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  • The health insurance specialist must know about the different guidelines and regulations for maintaining patient records and processing health insurance claims Federal laws and regulations affect health care in government programs like Medicare, Medicaid, TRICARE, and Federal Employees Health Benefit Plans. State laws regulate recordkeeping practices and provider licensing of insurance companies and state workers’ compensation plans.
  • Privacy right of individuals to keep their information from being disclosed to others Confidentiality restricting patient information access to those with proper authorization and maintaining the security of patient information Security – safekeeping of patient information by Controlling access to hard copy and computerized records Protecting patient information from alteration, destruction, tampering, or loss Providing employee training in confidentiality of patient information Requiring employees to sign a confidentiality statement that details the consequences of not maintaining patient confidentiality Breach of confidentiality – the unauthorized release of patient information to a third party Discussing patient information in public places Leaving patient information unattended Communicating patient information to family members without the patient’s consent Publicly announcing patient information in a waiting room or registration area Accessing patient information without a job-related reason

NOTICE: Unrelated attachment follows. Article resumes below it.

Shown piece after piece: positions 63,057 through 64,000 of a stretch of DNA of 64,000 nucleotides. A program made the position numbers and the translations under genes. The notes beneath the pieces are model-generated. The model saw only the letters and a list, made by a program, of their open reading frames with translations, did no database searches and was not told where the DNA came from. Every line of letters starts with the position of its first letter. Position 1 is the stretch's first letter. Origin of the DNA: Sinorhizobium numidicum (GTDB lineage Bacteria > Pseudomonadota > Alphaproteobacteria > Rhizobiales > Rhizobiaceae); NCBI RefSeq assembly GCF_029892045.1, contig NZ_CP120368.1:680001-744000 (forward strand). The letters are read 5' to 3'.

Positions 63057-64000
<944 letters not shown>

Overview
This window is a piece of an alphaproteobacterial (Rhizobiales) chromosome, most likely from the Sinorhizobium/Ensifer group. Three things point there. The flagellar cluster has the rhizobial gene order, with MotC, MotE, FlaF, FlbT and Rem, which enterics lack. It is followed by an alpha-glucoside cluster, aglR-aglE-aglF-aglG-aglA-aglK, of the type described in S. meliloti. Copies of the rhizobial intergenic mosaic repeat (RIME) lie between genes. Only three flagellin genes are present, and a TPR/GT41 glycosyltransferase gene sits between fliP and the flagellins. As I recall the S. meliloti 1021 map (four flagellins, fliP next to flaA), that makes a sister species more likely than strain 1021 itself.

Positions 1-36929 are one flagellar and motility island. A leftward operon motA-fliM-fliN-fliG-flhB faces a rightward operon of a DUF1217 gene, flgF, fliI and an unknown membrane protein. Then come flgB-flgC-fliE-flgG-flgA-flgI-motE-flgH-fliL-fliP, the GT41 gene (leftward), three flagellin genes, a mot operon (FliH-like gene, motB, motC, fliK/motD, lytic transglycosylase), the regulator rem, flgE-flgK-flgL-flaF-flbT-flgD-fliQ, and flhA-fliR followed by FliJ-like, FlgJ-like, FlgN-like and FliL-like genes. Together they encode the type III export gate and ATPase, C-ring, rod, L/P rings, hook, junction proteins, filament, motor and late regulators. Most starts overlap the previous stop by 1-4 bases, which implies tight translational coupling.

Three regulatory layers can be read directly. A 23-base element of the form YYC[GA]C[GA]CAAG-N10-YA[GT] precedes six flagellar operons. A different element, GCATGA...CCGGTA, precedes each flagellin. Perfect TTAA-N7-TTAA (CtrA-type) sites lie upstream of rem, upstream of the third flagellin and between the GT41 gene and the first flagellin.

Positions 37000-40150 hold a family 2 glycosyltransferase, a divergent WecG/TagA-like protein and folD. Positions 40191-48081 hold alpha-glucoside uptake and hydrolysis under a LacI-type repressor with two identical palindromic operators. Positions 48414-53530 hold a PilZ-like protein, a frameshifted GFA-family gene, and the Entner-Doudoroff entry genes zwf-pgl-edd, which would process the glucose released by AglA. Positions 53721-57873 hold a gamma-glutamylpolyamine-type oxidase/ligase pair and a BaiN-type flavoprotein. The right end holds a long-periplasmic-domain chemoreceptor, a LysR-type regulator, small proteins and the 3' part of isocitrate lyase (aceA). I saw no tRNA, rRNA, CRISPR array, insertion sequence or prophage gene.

• Medicare Administrative Contractors Oversee the processing of Parts A and B to consolidate claims processing by one carrier. False Claims Act Regulates the behavior of any contractor who submits claims for expense to the federal government for any program. Federal Anti-Kickback Law Protects patients from fraud and neglect by curtailing the corrupting influence of money on health care choices Utilization Review Act Facilitated ongoing assessment and management of health care services; Required hospitals to perform continued-stay reviews; To determine medical requirement and appropriateness of Medicare and Medicaid inpatient hospitalizations McKinney Act Provides health care to the homeless OBRA 1989 Physician self-referral law (Stark I) Prohibited physicians from referring Medicare patients to clinical laboratory services in which the physicians or their family members had a financial ownership/investment interest or compensation arrangement OBRA 1989 1994 added waiving of copayments, deductibles, and coinsurance as unlawful—results in False claims; Violations of the anti-kickback statute; Excessive use of items/services paid by Medicare PATH Audits implemented to examine billing practices at teaching facilities; Focus was on two issues: Compliance with Medicare rules affecting payment for physician services provided by residents and whether level of service was coded and billed properly CCI Developed by CMS to trim down Medicare program expenditures by detecting out-of-place codes on claims and rejecting payment for them HIPAA Mandated administrative simplification regulations that govern privacy, security, and electronic transaction standards for health care information SCHIP Health insurance program for newborns, children, and youth ; covers health care services such as physician visits, prescription medicine, and hospitalizations Medicare Prescription Drug, Improvement, and Modernization Act Provides Medicare recipients with prescription drug savings and additional health care plan choices